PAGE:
Definition of angle of incidence

The angle at which a ball approaches a rail, as measured from the perpendicular to the rail.

24 Random Essential Billiards Terms

This is a toned down masse shot. The cue is elevated a little and will curve a little in the direction the spin is applied. This is used to sneak around difficult shots.
Two or more object balls that are touching or are close together.
The angle from which a ball rebounds from a rail, as measured from the perpendicular to the rail.
To win an inning that counters a good game your opponent just won.
The inning win that counters a good game your opponent just won.
Also known as joint caps. Plugs that screw into/onto the threads of a joint when a two-piece cue is broken down to keep foreign objects and moisture from contacting the joint mechanism.
This is a version of double elimination tournament play that splits the field of competitors into two brackets that come together for a single elimination championship game.
An intentionally amateurish stroke to disguise one's ability to play.
In pool, the degree to which racked balls move apart upon impact by the cue ball as a result of a break shot.
In snooker, a shot sending the cue ball into the pack of red balls and separating them (after potting the ball-on). At least one split is usually necessary in each frame, since the original triangle of reds does not allow any balls to be potted reliably.
This is the playing surface for billiards games. Consisting of 6 pockets, cushions on the side, and a felt layer covering the hard table portion, the length is usually twice as long as it is wide, but varies depending on the game at hand.
This is a particular shot where the potential for a miscue is higher because of the amount of draw that is attempted on the cue ball.
This is the act of disturbing you opponents good looking balls in the hope that they might move over and help you out in the game of one pocket.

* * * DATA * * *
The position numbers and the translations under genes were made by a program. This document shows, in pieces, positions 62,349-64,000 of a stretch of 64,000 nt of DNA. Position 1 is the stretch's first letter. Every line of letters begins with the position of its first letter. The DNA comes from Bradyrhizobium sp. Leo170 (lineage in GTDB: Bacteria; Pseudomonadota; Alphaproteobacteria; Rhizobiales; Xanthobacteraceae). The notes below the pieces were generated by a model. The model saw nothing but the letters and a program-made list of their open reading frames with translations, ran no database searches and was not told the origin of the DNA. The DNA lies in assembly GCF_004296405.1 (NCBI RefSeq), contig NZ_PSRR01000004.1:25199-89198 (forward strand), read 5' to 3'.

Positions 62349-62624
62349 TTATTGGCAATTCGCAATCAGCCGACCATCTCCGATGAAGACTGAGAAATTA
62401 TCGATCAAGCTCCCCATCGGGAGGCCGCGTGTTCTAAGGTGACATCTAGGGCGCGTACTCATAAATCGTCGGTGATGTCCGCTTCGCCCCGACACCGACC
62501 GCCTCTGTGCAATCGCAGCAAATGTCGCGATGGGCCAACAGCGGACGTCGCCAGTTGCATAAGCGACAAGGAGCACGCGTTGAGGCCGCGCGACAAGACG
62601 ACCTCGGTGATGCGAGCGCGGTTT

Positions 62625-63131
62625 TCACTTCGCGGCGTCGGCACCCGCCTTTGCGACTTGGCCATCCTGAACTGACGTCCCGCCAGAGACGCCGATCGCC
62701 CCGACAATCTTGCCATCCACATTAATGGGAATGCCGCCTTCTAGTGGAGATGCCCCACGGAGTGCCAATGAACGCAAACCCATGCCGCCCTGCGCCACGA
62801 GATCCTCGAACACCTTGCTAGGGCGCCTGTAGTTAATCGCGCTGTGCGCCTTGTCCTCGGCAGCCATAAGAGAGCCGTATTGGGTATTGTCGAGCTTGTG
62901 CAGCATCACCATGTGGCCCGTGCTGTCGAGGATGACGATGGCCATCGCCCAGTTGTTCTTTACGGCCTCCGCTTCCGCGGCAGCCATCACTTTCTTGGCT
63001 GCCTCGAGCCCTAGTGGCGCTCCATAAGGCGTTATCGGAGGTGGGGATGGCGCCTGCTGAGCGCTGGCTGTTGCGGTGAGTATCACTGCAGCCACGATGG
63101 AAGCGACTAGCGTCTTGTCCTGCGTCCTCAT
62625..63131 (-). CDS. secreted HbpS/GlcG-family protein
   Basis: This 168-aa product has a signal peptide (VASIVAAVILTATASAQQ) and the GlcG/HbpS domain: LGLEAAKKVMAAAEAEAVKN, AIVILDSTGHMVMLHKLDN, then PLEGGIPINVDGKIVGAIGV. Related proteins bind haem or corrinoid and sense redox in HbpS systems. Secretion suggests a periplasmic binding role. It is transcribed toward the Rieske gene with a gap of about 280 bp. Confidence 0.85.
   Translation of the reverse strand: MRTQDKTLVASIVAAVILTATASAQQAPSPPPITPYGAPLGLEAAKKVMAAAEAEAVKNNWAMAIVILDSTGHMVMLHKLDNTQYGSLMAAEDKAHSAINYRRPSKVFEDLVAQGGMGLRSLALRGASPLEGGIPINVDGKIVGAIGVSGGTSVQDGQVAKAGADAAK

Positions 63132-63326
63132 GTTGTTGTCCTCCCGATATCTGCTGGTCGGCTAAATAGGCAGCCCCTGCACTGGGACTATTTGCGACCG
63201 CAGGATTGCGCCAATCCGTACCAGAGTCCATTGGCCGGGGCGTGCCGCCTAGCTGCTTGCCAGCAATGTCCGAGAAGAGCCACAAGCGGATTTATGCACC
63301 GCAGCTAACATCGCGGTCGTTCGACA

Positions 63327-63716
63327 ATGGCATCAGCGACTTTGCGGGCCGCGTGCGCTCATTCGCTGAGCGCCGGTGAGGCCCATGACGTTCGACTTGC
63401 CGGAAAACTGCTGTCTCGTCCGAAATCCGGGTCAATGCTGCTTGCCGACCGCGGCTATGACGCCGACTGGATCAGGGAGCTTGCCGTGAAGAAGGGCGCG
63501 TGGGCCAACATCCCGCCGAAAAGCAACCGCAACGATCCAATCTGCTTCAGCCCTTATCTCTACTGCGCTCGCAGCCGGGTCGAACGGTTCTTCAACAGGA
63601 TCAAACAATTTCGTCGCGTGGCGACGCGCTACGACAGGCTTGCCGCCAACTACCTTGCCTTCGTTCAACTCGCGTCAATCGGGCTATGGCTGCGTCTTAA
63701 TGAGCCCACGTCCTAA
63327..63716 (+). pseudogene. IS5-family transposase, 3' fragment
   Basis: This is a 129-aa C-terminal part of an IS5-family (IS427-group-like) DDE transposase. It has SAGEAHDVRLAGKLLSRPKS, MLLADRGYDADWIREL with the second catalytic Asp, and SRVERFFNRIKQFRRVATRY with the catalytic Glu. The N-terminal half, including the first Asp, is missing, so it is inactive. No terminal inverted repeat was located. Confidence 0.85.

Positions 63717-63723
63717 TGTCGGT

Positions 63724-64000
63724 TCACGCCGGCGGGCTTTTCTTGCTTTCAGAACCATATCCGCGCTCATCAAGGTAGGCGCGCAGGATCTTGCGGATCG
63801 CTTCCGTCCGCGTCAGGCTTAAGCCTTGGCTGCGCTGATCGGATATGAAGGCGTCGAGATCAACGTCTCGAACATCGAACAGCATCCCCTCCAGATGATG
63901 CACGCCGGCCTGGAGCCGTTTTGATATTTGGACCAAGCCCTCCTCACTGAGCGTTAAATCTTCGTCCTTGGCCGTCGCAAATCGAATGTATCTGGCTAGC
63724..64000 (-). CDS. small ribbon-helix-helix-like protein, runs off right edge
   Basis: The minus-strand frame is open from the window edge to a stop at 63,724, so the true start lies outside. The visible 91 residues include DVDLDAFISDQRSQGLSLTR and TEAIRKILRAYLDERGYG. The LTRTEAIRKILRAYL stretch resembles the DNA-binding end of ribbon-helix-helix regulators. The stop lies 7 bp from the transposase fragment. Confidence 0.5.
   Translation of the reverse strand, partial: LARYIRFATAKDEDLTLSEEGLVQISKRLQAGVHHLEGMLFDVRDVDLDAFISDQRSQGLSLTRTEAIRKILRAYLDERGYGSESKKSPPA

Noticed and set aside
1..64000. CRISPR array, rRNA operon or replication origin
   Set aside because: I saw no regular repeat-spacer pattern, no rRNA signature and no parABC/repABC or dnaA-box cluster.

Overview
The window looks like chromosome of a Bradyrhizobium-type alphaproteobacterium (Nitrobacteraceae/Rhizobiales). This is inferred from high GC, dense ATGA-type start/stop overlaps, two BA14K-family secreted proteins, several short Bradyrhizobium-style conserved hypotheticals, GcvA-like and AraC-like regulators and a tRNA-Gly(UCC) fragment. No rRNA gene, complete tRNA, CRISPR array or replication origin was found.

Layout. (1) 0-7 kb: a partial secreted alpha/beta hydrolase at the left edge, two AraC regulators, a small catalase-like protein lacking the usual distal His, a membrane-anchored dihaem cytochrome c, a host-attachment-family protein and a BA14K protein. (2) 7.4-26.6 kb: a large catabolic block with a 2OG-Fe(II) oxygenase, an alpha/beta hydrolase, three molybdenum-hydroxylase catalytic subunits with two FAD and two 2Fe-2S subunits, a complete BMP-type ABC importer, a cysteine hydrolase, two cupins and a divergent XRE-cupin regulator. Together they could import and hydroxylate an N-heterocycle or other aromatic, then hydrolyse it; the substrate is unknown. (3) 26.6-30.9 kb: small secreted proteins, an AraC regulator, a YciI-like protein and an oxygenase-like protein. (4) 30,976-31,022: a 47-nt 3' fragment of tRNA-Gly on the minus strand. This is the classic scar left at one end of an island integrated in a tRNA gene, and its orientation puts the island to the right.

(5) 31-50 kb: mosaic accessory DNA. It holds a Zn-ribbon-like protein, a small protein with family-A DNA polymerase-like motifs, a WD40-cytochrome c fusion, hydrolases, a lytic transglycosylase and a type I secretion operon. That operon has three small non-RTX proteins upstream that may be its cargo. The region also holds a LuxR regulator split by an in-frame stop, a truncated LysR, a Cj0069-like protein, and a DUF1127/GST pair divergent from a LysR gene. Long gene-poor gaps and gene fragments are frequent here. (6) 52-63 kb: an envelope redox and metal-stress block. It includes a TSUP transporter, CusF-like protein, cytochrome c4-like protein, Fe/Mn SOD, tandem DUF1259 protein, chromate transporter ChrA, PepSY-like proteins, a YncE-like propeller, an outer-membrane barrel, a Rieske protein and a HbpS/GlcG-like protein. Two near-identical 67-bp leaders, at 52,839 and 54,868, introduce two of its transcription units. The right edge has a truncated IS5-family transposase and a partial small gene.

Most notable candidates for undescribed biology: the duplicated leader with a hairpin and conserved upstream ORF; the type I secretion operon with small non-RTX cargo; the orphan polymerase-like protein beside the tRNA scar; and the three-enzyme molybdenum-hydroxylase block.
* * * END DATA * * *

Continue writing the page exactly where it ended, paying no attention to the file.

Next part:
This is what happens when a player sends the cue ball into a cluster of balls that will in turn spread out in an unpredictable fashion.
When a player is playing flawlessly, just "cannot miss" and the game seems effortless.
The Valley National 8-Ball League Association. Founded in 1979, VENA is a non-profit organization established to promote the game of pool on coin-operated equipment. The membership is comprised of men, women and junior players, coin machine operators and manufacturers.
Also split shot. In pool, a type of shot in which two object balls are initially contacted by the cue ball simultaneously or so close to simultaneously as for the difference to be indistinguishable to the eye. In most sets of rules it is a foul if the split is one in which one of the object balls is a (or the only) legal target (ball-on) and the other is not; however, such a split is commonly considered a legal shot in informal bar pool in many areas if it is called as a split and does appear to strike the balls simultaneously).
Either of the two shorter rails of a billiards or pocket billiards table.
The ACS Canadian affiliate organization, the Canadian Cue Sport Association.
Basic cue tip contact points on the cue ball to impart various forms of spin. Top spin is also known as follow, side spin as english, and bottom spin as back spin, draw or screw.Rotational motion applied to a ball, especially to the cue ball by the tip of the cue, although if the cue ball is itself rotating it will impart (opposite) spin (in a lesser amount) to a contacted object ball. Types of spin include top spin, bottom or back spin (also known as draw or screw), and left and right side spin, all with widely differing and vital effects. Collectively they are often referred to in American English as "english". See also massé.
This shot refers to using heavy follow to push through an object ball on its way to its destination.
A highly abrasive tip tool used to shape an unreasonably flat new cue tip, or misshapen old one, into a more usable, consistently curved profile, most commonly the curvature of a nickel or dime (or equivalently sized non-US/Canadian coin) for larger and smaller pool tips, respectively. Similar to a scuffer, but deeper and rougher.
Netted or cupped pockets that do not return the balls to the foot end of the table by means of a gutter system or sloped surface beneath (they must instead be retrieved manually).
Chiefly American: The short rail at the foot of the table. Frequently used imprecisely, to mean foot cushion. Compare top rail; contrast head rail.
Local Bylaws are additional rules, policies, and procedures unique to an area in addition (or subtraction) to established Pool/Billiards/Snooker league rules. They are designed to cover local situations.
To play even; without a handicap. Also called heads up.